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Submit a Manuscript to the Journal
Studies in Art Education

For a Special Issue on
Antiracist Strategies and Intervention

Manuscript deadline
15 June 2022

Cover image - Studies in Art Education

Special Issue Editor(s)

James Haywood Rolling, Jr., Syracuse University
[email protected]

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Antiracist Strategies and Intervention

Racism has always been systemic in its practice and targeted in its attacks. Racism is not manifested solely as a severe relational bias or social animus, nor can it be dismissed either as unrelated and individual acts of bigotry, or as commonplace conflicts between competing social groups; racism is a virulent system of debasing beliefs, legalized injustices, and discriminatory social constructs designed to advantage one group over another. Historical race-based exclusionary practices have worked to produce racist perspectives, practitioners, and apologists to further normalize those practices. The Transatlantic slave trade, an institution that accelerated a deadly array of inequitable outcomes, was practiced for centuries as a system for stocking both the wealth of traffickers, the property of individual slaveowners, and the capital resources of so-called Western empires alike. By extension, the racist ideologies and rationalized belligerence that produced a centuries-long slave trade, Jim Crow segregation, and an array of apartheid and Eurocentric race-based caste societies across the globe were also wealth-building social practices designed to systematically deny access to that wealth and privilege by those ostracized as unworthy or irredeemable.

In other words, racism is a complex machinery for seizing capital resources, amassing power, and maintaining the consequently constructed inequities as the status quo. A systems theory perspective offered by experts like Donella H. Meadows (2008) recognizes that one of the defining characteristics of any system is both its resistance to change and its DNA for reproducing or replicating itself.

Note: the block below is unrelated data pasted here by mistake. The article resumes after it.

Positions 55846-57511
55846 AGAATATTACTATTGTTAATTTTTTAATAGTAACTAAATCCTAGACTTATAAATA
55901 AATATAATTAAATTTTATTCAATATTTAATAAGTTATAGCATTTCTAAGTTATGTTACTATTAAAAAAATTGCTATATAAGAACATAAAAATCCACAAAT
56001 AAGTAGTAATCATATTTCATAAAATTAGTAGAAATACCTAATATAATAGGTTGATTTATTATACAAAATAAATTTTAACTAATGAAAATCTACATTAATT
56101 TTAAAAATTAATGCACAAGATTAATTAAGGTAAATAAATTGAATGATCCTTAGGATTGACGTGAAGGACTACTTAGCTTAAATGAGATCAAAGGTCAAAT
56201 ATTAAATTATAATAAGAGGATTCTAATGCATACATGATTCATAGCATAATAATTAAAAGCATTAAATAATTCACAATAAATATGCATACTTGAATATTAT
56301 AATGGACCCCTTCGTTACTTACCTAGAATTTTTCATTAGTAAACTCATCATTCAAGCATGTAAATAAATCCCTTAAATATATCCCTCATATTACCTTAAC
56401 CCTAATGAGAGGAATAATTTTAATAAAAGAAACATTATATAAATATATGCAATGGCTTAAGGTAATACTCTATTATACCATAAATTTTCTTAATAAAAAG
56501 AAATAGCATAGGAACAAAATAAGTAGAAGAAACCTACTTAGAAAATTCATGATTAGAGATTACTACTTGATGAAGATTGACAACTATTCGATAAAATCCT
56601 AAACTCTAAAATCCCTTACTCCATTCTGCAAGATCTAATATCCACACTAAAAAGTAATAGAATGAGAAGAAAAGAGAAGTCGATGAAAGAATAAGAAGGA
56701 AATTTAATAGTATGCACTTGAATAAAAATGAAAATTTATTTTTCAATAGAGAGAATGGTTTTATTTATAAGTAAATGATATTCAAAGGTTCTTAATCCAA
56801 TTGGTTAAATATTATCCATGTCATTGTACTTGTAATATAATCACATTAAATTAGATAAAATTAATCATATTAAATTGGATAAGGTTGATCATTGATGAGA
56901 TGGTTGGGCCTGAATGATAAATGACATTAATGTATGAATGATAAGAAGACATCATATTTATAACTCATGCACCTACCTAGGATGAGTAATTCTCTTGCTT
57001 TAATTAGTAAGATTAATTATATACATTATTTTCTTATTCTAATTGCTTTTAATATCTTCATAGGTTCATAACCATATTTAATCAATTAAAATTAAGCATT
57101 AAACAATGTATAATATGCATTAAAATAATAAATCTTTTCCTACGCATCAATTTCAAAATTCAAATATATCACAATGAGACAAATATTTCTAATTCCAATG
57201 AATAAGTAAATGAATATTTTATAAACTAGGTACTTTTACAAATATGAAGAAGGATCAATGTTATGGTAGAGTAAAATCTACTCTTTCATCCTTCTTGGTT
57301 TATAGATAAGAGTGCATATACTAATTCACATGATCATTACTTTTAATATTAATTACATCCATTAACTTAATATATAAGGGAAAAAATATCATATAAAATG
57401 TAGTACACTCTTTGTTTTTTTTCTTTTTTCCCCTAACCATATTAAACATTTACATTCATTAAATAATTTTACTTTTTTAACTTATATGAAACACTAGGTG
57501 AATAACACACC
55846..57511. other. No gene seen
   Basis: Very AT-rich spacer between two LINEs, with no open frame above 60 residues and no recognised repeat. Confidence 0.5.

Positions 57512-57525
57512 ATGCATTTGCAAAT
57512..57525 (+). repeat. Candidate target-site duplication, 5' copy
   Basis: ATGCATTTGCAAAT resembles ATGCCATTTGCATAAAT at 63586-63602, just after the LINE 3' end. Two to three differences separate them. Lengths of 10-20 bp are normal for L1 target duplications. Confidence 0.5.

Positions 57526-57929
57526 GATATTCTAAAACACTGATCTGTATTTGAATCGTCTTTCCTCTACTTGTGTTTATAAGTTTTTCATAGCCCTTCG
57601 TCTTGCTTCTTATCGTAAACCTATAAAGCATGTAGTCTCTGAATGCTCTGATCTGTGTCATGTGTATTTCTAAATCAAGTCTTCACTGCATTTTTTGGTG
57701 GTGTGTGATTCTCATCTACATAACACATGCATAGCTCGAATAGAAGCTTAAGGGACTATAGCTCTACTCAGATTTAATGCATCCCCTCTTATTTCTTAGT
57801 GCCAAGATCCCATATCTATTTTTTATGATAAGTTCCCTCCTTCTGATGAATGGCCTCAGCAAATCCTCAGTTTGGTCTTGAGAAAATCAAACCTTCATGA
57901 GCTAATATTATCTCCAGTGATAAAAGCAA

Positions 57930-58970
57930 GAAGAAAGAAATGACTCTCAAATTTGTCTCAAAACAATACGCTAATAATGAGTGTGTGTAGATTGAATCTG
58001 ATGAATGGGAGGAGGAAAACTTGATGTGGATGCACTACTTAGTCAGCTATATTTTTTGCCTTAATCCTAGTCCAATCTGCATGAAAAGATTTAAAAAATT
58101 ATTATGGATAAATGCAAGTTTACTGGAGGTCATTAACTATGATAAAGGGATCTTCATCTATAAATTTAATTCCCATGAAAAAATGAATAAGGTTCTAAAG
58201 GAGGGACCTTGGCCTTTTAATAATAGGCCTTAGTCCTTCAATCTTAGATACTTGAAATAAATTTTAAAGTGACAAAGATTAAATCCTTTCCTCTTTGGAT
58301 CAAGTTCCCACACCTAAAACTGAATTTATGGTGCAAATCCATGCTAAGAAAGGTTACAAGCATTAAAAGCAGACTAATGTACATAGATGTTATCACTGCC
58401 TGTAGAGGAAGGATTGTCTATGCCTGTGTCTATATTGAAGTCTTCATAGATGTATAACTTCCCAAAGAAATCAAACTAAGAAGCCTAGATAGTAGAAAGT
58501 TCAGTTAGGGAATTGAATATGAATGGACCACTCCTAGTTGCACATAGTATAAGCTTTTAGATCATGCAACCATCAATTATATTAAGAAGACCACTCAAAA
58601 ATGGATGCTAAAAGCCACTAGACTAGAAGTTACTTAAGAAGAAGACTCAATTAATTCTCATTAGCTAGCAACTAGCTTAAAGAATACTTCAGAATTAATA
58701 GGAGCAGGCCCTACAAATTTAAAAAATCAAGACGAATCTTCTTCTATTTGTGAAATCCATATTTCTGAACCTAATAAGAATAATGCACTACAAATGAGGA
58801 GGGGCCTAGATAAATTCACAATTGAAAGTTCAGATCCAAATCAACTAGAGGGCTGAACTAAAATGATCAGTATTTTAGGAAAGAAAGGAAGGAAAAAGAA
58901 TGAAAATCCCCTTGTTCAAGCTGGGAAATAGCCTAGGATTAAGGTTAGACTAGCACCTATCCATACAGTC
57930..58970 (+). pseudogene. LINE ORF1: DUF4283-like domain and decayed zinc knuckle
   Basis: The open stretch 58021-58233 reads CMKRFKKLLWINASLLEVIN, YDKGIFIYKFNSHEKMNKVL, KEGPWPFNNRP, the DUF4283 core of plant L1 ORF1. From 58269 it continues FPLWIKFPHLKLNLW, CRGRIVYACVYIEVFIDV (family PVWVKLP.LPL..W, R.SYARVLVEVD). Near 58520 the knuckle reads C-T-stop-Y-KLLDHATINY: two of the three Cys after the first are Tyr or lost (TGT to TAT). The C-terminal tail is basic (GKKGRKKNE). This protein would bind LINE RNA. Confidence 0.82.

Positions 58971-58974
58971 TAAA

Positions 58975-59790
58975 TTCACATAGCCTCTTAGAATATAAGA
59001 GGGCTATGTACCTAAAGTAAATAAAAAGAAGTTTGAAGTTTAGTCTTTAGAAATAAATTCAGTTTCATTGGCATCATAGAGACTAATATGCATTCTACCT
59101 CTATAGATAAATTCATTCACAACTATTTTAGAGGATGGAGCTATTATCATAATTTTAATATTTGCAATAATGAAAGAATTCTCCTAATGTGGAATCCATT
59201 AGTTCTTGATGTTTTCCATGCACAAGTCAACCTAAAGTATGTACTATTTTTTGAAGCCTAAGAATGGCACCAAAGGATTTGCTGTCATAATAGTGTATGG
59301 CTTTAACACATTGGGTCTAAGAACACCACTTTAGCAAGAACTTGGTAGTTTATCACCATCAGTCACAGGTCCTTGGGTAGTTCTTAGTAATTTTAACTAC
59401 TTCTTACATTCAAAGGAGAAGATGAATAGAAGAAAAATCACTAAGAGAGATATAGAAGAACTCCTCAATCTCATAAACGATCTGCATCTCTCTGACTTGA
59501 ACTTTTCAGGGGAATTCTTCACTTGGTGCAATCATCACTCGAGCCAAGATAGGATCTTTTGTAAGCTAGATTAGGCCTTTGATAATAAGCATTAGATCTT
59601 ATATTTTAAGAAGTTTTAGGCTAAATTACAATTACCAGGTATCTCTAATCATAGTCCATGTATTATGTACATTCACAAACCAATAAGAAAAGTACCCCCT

There is also a stark visuality to racism. In his comprehensive documentation of the history of Eurocentric imagery, Jan Nederveen Pieterse (1990) excavates and exposes “whiteness” as constituted within Western visual culture as a complex machinery of fictions, fantasy, and fear designed to fashion the raw material of intercultural encounters into an iconography of dominant group hierarchy—categorizing all persons of color or divergent identities not only as lesser human beings (Rolling, 2009), but as threats to Eurocentric narratives and norms. Historically, transgressing against this strictly enforced social coding or its semiotics of subjugation can get a violator killed just for looking “suspicious,” or simply arousing either desire or fear. After the torture and murder of George Floyd was captured on cell phone camera and broadcast on TV in the middle of the global COVID-19 outbreak of 2020, a paroxysm of street protests against police brutality followed almost immediately, comprising all ethnicities and age groups as they spread from U.S. city to city and then across the world. Perhaps this occured because the ever-present danger of the lurking pandemic had taught us all to empathize as never before with what it feels like to be exposed, vulnerable, and preyed upon every day. However, because racism is systemic, its backlash against the public outcry that all Black lives matter was swift, manifested in the current ideological furor being whipped up against critical race theory and any study or mention of the long-term effects of racism. As of this writing, children’s books telling the true stories of lives that mattered are being targeted for elimination from public school library shelves in 2022.